By Dawn Solowey, Kristin McGurn and Beth Foley
The Massachusetts Bay Transportation Authority (MBTA) and two of its transit police officers secured an important summary judgment win this week in the U.S. District Court for the District of Massachusetts in the case of Delaney v. MBTA et al., represented by Seyfarth’s Whistleblower Team.
Lisa Delaney, formerly a MBTA transit police officer in the K-9 unit, brought suit against her employer and two superior officers. Following a successful motion to dismiss multiple claims, two claims remained. First, Delaney claimed that the MBTA retaliated against her in violation of the Massachusetts whistleblower statute, Mass. Gen. L. c. 149 § 185(b)(1), for making an internal report of alleged inaccuracies in certain training records. Second, she claimed that her two superior officers had violated her constitutional right to free speech under 42 U.S.C. § 1983, by allegedly retaliating against her for the internal report.
Delaney claimed that the Defendants retaliated against her by instituting a unit-wide shift change that posed a difficulty for her child care schedule which caused her to resign from the K-9 unit. She also claimed that the MBTA’s decision not to permit her to purchase her police dog upon her resignation from the unit, and instead to continue the dog in active duty with another officer, was retaliatory.
On June 4, 2014, Judge Rya Zobel granted summary judgment to the Defendants on both claims.
The Ruling on the Whistleblower Claim
The Defendants sought judgment on the whistleblower claim on several grounds, including that Delaney’s report was not protected activity, because it was an alleged report of, at most, an internal policy violation and not a violation of law, and was not causally connected to any adverse actions.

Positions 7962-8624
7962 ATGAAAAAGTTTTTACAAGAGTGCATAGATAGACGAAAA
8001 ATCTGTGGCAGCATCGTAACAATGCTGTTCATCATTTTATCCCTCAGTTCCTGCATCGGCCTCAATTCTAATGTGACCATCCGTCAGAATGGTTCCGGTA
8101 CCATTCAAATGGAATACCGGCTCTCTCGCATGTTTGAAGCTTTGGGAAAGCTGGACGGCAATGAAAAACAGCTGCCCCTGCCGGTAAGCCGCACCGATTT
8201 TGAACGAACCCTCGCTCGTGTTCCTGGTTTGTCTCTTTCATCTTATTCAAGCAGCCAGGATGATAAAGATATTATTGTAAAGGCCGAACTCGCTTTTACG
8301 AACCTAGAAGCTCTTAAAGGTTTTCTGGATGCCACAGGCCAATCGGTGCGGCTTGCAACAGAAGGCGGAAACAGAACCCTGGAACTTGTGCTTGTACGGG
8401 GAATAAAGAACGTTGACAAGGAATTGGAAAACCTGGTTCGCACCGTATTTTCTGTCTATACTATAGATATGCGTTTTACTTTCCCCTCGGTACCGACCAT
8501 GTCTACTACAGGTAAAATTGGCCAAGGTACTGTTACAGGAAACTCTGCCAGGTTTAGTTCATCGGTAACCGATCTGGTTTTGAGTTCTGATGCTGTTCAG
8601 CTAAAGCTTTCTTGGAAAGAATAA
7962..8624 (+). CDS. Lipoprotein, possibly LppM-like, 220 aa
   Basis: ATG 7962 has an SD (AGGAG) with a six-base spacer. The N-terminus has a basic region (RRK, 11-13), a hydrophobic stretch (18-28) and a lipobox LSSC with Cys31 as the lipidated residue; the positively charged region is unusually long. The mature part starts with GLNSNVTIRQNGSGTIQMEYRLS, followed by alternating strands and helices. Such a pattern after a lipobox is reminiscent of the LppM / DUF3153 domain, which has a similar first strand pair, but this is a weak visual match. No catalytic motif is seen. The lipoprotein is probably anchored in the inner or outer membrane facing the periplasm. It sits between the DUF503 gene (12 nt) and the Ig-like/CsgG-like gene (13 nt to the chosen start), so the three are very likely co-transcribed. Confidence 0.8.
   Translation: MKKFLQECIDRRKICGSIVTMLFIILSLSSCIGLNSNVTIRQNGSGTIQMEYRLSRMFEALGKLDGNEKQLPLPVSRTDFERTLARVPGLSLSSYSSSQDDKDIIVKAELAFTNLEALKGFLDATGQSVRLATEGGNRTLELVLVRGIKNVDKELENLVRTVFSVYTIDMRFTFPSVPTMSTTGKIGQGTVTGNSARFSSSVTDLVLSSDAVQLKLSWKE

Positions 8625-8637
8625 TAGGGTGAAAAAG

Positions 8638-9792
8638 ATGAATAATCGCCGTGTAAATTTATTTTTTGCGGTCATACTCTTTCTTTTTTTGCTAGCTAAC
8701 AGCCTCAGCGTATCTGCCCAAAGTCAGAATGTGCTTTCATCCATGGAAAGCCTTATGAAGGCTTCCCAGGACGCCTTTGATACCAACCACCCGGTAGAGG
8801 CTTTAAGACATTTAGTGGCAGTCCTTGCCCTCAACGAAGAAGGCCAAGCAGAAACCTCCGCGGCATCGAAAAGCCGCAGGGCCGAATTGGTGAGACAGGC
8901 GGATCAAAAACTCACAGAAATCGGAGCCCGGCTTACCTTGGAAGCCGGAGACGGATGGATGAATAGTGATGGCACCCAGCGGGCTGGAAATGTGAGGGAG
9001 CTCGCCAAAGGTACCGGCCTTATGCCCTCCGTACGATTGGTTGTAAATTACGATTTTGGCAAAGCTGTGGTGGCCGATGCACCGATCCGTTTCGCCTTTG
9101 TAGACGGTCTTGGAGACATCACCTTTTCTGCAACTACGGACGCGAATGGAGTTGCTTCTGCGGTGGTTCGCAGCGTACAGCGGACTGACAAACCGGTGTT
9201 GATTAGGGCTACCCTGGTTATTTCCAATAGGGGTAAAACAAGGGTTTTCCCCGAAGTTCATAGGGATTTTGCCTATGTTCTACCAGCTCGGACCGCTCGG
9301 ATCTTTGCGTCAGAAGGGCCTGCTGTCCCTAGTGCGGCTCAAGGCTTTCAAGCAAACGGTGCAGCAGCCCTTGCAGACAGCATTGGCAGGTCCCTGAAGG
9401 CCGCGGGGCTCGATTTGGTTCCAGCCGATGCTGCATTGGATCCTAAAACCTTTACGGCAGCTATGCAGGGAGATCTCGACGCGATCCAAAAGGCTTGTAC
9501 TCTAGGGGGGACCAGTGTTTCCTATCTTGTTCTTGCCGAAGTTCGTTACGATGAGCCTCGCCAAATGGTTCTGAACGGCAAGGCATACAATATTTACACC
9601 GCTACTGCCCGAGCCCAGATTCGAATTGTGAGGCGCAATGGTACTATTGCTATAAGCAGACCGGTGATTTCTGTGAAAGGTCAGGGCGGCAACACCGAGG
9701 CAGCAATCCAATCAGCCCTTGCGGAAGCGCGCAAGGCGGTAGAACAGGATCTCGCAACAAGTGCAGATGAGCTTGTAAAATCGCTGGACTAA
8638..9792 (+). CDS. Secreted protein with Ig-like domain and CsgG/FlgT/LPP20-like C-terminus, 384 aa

But the Court did not have to reach those arguments, instead ruling that the Defendants had established an affirmative defense that barred the whistleblower claim.
The Massachusetts whistleblower statute requires that before disclosing an allegedly unlawful practice to a “public body,” an employee must give the employer written notice of the practice and a reasonable opportunity to correct it. The Court ruled that filing suit in federal court was the relevant disclosure to a “public body.” Since Delaney had admitted unequivocally at deposition that she did not give the MBTA written notice of her report before bringing suit, her claim failed.
The Ruling on the § 1983 Claim
The Court also entered judgment for Delaney’s superior officers on the constitutional claim. The Court held that as a matter of law, they had a legitimate, non-discriminatory reason for the shift change. The Defendants had presented unrebutted evidence that the shift change was made as part of a successful effort to fight a crime pattern of thefts in commuter rail parking lots. The Court held that the decision not to allow Delaney to purchase her dog also did not suggest any retaliatory motive, because the Defendants were merely enforcing a policy to which Delaney had agreed when she joined the unit. The Court noted that the mere alleged temporal proximity between the report and the shift change was not sufficient to save Delaney’s claim.
The Court also held that the officers were entitled to qualified immunity, given that they had reasons unrelated to Delaney’s report for taking the actions she challenged. The Court concluded: “Qualified immunity protects defendants’ reasonable judgments.”
Takeaways for Employers
The Court’s clear, robust ruling that the failure to provide written notice before filing suit will operate as a complete bar to a Massachusetts whistleblower claim is a welcome development for employers who face a rising tide of whistleblower claims. The decision is also important precedent for employers defending retaliation claims in the whistleblower context and, more generally, in holding that the employer established an unrebutted legitimate, non-retaliatory reason for its actions as a matter of law. Further, the decision is notable for refusing to allow the claim to proceed to trial based merely on alleged temporal proximity between the protected activity and adverse action. As the Court put it, “chronological proximity does not by itself establish causality, particularly if the larger picture undercuts any claim of causation.”